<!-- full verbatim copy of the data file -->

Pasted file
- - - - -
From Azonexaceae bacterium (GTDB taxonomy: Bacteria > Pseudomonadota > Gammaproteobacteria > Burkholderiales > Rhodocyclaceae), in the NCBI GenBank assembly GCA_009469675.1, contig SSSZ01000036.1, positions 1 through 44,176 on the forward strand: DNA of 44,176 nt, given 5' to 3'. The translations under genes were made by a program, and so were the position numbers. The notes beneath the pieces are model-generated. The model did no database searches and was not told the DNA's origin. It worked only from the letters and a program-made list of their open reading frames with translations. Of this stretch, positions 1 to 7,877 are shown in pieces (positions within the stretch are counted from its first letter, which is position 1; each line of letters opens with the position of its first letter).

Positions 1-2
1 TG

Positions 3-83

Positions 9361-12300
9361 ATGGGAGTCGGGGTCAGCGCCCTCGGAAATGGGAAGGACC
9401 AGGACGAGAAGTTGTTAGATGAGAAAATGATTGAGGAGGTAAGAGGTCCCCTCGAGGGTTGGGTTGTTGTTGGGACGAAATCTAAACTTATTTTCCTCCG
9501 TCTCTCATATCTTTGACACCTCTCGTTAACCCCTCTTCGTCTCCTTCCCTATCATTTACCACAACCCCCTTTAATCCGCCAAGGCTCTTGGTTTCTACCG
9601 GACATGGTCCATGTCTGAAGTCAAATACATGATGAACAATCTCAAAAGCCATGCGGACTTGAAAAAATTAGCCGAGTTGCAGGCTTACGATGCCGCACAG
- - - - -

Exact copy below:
From Azonexaceae bacterium (GTDB taxonomy: Bacteria > Pseudomonadota > Gammaproteobacteria > Burkholderiales > Rhodocyclaceae), in the NCBI GenBank assembly GCA_009469675.1, contig SSSZ01000036.1, positions 1 through 44,176 on the forward strand: DNA of 44,176 nt, given 5' to 3'. The translations under genes were made by a program, and so were the position numbers. The notes beneath the pieces are model-generated. The model did no database searches and was not told the DNA's origin. It worked only from the letters and a program-made list of their open reading frames with translations. Of this stretch, positions 1 to 7,877 are shown in pieces (positions within the stretch are counted from its first letter, which is position 1; each line of letters opens with the position of its first letter).

Positions 1-2
1 TG

Positions 3-83

Positions 9361-12300
9361 ATGGGAGTCGGGGTCAGCGCCCTCGGAAATGGGAAGGACC
9401 AGGACGAGAAGTTGTTAGATGAGAAAATGATTGAGGAGGTAAGAGGTCCCCTCGAGGGTTGGGTTGTTGTTGGGACGAAATCTAAACTTATTTTCCTCCG
9501 TCTCTCATATCTTTGACACCTCTCGTTAACCCCTCTTCGTCTCCTTCCCTATCATTTACCACAACCCCCTTTAATCCGCCAAGGCTCTTGGTTTCTACCG
9601 GACATGGTCCATGTCTGAAGTCAAATACATGATGAACAATCTCAAAAGCCATGCGGACTTGAAAAAATTAGCCGAGTTGCAGGCTTACGATGCCGCACAG